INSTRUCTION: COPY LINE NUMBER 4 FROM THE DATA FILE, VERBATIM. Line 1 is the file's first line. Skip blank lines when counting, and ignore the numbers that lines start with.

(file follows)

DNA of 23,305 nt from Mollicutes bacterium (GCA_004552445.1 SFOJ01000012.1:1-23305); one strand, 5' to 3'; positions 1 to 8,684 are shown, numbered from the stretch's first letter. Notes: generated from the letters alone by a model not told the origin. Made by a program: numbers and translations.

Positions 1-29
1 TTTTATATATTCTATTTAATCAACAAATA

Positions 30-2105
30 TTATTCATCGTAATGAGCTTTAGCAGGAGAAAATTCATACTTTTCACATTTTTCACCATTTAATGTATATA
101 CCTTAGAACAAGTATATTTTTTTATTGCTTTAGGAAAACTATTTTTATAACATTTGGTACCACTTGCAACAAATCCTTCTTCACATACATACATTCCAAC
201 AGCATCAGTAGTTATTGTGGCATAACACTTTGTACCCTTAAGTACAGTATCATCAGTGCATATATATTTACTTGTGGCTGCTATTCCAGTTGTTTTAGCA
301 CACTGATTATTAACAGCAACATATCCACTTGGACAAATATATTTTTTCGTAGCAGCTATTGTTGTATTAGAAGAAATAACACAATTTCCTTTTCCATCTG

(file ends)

Positions 30-2105